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Sautee couple wins shrimp and grits cooking contest
Clark and Suzy Neal develop Unicoi Preserves Apple Cider Pepper Spread
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Unicoi Preserves products are Clark and Suzy Neals’ home recipes, made by hand in small batches. Using local fruit grown in the Northeast Georgia mountain region and picked at the peak of ripeness allows all varieties to be flavorful and low in sugar with no artificial ingredients.

For Good Enough Shrimp and Grits with Candied Bacon recipe, click here.

Two hours is all the time Suzy and Clark Neal had.

In two hours, the Sautee couple added their own touch to the classic shrimp and grits recipe at the 2015 Jekyll Island Shrimp and Grits Amateur Cooking Competition last month. And it worked.

The Neals served up a winning recipe, claiming first place and nabbing the Consumer Choice Award. Clark Neal attributed their success to several Georgia Grown products including their own apple cider pepper spread on bacon.

“When people think of jelly spread, they pigeonhole it to breakfast or on a peanut butter and jelly sandwich,” he said. “It’s really a versatile condiment. You can use it a lot of different ways.”

The recent award marks the second time the apple cider pepper spread earned accolades. This spread was chosen as a finalist for the Flavor of Georgia last November.

The two self-proclaimed home cooks created the recipe in their kitchen in Sautee, which is their base of operation for their business, Unicoi Preserves.

The Neals started plans for their business in fall 2013 after receiving a positive response about their canned goods of fresh produce from local farms. Therefore, the couple decided to take it to the next level by supplying fresh, locally grown foods to Northeast Georgia consumers.

“We like to cook with local ingredients, and we started buying fruits and vegetables from local farmers,” Suzy Neal said. “Living here just makes you connect with people because there’s so much agriculture here.”

Then, the couple connected with local producers and filled out the necessary paperwork. And throughout the process, the Neals were not afraid to ask questions.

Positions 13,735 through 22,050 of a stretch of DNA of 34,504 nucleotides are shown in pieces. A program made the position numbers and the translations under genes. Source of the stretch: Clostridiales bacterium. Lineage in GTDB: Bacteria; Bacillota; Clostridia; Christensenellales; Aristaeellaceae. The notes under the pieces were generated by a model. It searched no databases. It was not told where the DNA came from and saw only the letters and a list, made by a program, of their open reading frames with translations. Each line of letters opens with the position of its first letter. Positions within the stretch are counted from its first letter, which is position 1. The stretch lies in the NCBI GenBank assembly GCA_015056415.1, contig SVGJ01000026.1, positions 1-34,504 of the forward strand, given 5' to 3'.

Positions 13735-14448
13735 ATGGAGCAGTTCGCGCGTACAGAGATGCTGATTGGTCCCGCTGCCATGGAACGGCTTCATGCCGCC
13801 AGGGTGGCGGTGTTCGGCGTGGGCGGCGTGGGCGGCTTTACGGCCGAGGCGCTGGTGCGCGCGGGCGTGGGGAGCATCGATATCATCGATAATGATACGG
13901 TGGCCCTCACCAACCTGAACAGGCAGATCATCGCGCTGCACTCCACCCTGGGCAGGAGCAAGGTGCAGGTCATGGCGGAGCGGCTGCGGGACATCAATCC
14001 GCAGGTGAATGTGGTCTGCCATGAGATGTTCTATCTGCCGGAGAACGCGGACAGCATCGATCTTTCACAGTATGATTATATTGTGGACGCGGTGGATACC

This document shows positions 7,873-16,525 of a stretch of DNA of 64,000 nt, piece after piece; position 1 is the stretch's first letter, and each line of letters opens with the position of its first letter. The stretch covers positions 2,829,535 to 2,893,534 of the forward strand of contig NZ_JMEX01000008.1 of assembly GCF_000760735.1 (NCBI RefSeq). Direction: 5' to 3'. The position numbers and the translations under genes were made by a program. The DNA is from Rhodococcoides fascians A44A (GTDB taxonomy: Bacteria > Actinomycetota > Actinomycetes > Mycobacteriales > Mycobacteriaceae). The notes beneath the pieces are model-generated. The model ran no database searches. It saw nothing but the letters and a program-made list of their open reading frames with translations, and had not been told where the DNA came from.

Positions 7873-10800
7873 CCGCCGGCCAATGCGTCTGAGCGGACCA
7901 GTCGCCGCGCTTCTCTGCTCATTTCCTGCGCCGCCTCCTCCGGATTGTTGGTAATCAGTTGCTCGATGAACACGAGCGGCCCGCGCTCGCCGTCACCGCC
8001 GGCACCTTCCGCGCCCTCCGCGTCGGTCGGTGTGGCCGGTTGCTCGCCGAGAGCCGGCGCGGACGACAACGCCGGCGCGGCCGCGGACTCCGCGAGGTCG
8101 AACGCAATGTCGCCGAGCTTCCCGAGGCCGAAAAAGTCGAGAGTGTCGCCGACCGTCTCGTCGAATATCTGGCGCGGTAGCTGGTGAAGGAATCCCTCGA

“There’s not a golden book out there that says: So you’ve got a great idea, here’s how you bring it to market,” Clark said. “We asked people that were smarter than us.”

It paid off. While the couple creates the recipes in their home kitchen, the food is cooked and packaged by a third party because of FDA restrictions.

“It’s just the two of us,” Clark said. “We’re not a big company. Whatever gets done is our creation and our hard work, and we thought it up and figured out how to do it.”

They debuted three of the products at the Mayfest Wine Festival in May 2014.  Six months later, the Neals were notified about being a finalist for the Flavor of Georgia.

“We submitted all three of our products at the time and they picked our Apple Cider Pepper Spread to be a finalist,” Clark said.

Standing in front of food industry leaders, Suzy and pitched a five-minute presentation about their company, their product and the reason behind the business.

“It was a good time,” Suzy said. “We couldn’t believe we were there with all these people that were really people that we had followed in the food world. It was kind of humbling.”

Being a finalist also legitimized their hard work.

“To get validation from industry vets was really huge for us in our first year of business,” Clark said. “It was a lot of fun, but very nerve wracking.”

Another confirmation about the Unicoi Preserves Apple Cider Pepper Spread followed less than a year later.

After a delivery to the Nora Mill Granary, the Neals heard about the Shrimp and Grits Competition.

Clark said. “We came up with the recipe since the shrimp and the grits were provided. We had to fill in the blanks.”

They did. They created a simple recipe and used one of their company’s most versatile products.

“This particular spread lends itself to lots of other things, hence why we used it in our recipe as a glaze for the bacon,” Clark said. “I use it on pork chops or on chicken on the grill, just like you would a barbecue sauce. Just put it on the last five or 10 minutes to let it caramelize a bit.”

A friend and local potter with ties to St. Simons Island also crafted one-of-a-kind bowls to use for judging.

“We wanted to let the shrimp be the star of the dish,” Clark said. “So we made an uncomplicated recipe, and we wanted the other flavors to just support the main stars of the dish.”

Their dish captured two awards.

“We went thinking we had a winning dish, but for us to have won consumer’s choice and first place was beyond our expectations really,” Clark said.

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